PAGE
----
Centuries ago in England the lower classes dealt with the problem of illiteracy by creating short easy to remember rhymes and poems that could be repeated from person to person and from town to town. These ditties taught children (and adults) about counting, spelling and logical thinking and hence, the nursery rhyme was born.

On a darker note, the lower classes often dealt with their frustrations towards the wealthy, the titled and the royals by creating rhymes about a significant event gone bad while others took a disdainful dig at a nobleman or royal. Because poking fun and mocking the upper classes was taboo back then (open mouth, lose head) these simple verses disguised as harmless nursery rhymes could be repeated without fear of retribution thanks to their  supposedly innocent words and message.
 
Let’s take a look at three well known nursery rhymes which include horses and explore some alternate meanings put forward by historians.

Humpty Dumpty: is he an egg, a fat man or a cannon?

Humpty Dumpty sat on a wall,
Humpty Dumpty had a great fall.
All the King’s horses,
And all the King’s men
Couldn’t put Humpty together again!

 In centuries past, a Humpty Dumpty was actually a term for a fat person but in this rhyme Humpty Dumpty was in fact a very large cannon.

Humpty Dumpty was mounted on the protective wall of St. Mary’s Wall Church in Colchester, England. It was supposed to protect The Parliamentarian stronghold of Colchester which was in the temporary control of the Royalists during the English Civil War from 1642 to 1649. However, a shot from a Parliamentary cannon damaged the wall underneath Humpty Dumpty and it fell to the ground. The Royalists or ‘all the King’s men’ attempted to hoist Humpty Dumpty on to another part of the wall but even with the help of ‘ all the King’s horses’ they failed in their task.

This rhyme takes a poke at the King’s men and horses who didn’t come through when needed and Colchester fell to the Parliamentarians after a bloody siege lasting eleven weeks.

King Edward I might actually have been Doctor Foster.

Doctor Foster went to Gloucester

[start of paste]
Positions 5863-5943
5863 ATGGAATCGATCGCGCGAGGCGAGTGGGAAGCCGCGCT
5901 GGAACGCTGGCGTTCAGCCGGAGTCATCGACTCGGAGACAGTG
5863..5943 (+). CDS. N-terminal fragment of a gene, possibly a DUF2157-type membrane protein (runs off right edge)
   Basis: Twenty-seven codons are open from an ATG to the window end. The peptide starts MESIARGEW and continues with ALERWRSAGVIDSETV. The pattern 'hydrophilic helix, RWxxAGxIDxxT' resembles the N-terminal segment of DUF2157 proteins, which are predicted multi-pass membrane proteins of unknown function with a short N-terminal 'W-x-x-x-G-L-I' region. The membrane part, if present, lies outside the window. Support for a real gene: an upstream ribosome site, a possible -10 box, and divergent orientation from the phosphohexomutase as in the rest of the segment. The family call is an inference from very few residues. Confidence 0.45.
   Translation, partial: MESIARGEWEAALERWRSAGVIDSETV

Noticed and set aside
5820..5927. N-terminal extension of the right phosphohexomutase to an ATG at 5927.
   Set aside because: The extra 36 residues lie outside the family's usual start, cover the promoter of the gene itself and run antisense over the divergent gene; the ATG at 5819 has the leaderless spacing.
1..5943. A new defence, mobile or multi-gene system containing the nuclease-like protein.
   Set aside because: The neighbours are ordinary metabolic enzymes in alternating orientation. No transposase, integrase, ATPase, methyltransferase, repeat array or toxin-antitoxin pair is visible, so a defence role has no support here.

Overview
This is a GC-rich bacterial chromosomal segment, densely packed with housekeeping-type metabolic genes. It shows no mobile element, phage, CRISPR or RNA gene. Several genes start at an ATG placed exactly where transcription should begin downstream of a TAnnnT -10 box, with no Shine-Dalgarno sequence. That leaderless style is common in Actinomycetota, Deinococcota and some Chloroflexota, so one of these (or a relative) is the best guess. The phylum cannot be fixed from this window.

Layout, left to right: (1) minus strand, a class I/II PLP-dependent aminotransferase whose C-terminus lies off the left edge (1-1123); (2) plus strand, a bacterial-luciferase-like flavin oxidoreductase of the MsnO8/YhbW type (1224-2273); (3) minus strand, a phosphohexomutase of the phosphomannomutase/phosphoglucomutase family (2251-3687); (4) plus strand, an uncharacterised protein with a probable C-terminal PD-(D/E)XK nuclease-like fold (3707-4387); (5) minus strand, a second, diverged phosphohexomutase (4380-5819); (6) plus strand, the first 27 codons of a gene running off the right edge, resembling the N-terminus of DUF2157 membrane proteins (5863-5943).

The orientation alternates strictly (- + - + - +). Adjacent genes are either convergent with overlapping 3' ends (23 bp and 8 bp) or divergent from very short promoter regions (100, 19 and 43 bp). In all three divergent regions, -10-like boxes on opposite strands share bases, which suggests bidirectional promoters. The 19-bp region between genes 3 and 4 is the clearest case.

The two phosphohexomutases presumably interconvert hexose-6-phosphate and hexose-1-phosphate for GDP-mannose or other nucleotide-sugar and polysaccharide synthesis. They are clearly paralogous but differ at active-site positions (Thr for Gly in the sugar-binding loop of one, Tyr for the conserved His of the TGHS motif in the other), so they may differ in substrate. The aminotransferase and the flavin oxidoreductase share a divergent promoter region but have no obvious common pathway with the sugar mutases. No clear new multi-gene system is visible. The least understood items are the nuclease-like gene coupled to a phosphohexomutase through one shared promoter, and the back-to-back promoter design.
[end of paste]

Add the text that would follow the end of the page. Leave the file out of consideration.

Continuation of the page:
In a shower of rain.
He stepped in a puddle right up to his middle
And never went there again!

The English county of Gloucestershire is the site of this well known rhyme and is meant to teach children that in days gone by, roads (or situations) dotted with puddles (problems) might well be much deeper and more dangerous than first thought. However, it might also be a jab at King Edward I!

The origins of this ditty lie in English history dating back to the Plantagenet reign of the 13th century and is about King Edward I who had the nickname longshanks because of his height. He was over 6 feet tall and was considered a good king but one with a violent temper. He was reputed to have visited Gloucester and fell from his horse into a large muddy puddle! He was so humiliated by this event that he refused to return to the town of Gloucester ever again! However, people certainly wouldn’t have ridiculed the short tempered king by revealing his true identity in the rhyme so they used a substitute: Doctor Foster.

Queen Elizabeth I is the fine lady in this famous rhyme.

 

Ride a cock horse to Banbury Cross
To see a fine lady upon a white horse
With rings on her fingers and bells on her toes
She shall have music wherever she goes

The words in this rhyme are about Queen Elizabeth I of England, the only child of the infamous King Henry VIII and Anne Boleyn. She is of course ‘the fine lady’ who travelled to Banbury to see a huge stone cross which had just been erected.

‘With rings on her fingers’ obviously relates to the fine jewellery worn by a Queen and the words ‘and bells on her toes’ refer to the fashion of attaching bells to the end of the pointed toes of each shoe. This fashionable footwear trend dates back to the day of the Plantagenet era of history but it was associated with the well to do and nobility for a long time.

The town of Banbury was situated at the top of a steep hill and the carriages bringing up the Queen and her entourage needed some extra help and therefore a white cock horse (a stallion) escorted by minstrels was made available to her by the town’s council. However, a wheel broke on the Queen’s carriage when they attempted to get it up the hill, and she then chose to ride the stallion beautifully decorated with ribbons and bells to the town with the minstrels providing the music for ‘ she shall have music wherever she goes’.

Sadly even a Queen’s visit couldn’t help the famous landmark: the massive stone cross at Banbury was later destroyed by anti -Catholics who opposed the notion of pilgrimages.

Research into the true meaning of nursery rhymes produces a wealth of ideas, opinions and versions from historians, researchers and authors through the centuries. For those who wish to dig deeper and to find other meanings, there is a lot of material out there.  Mary, Mary quite Contrary and Ring Around a Rosie are two rhymes that hold very sinister well hidden meanings though not equine related.

Check them out along with many others at this great site: http://www.rhymes.org.uk/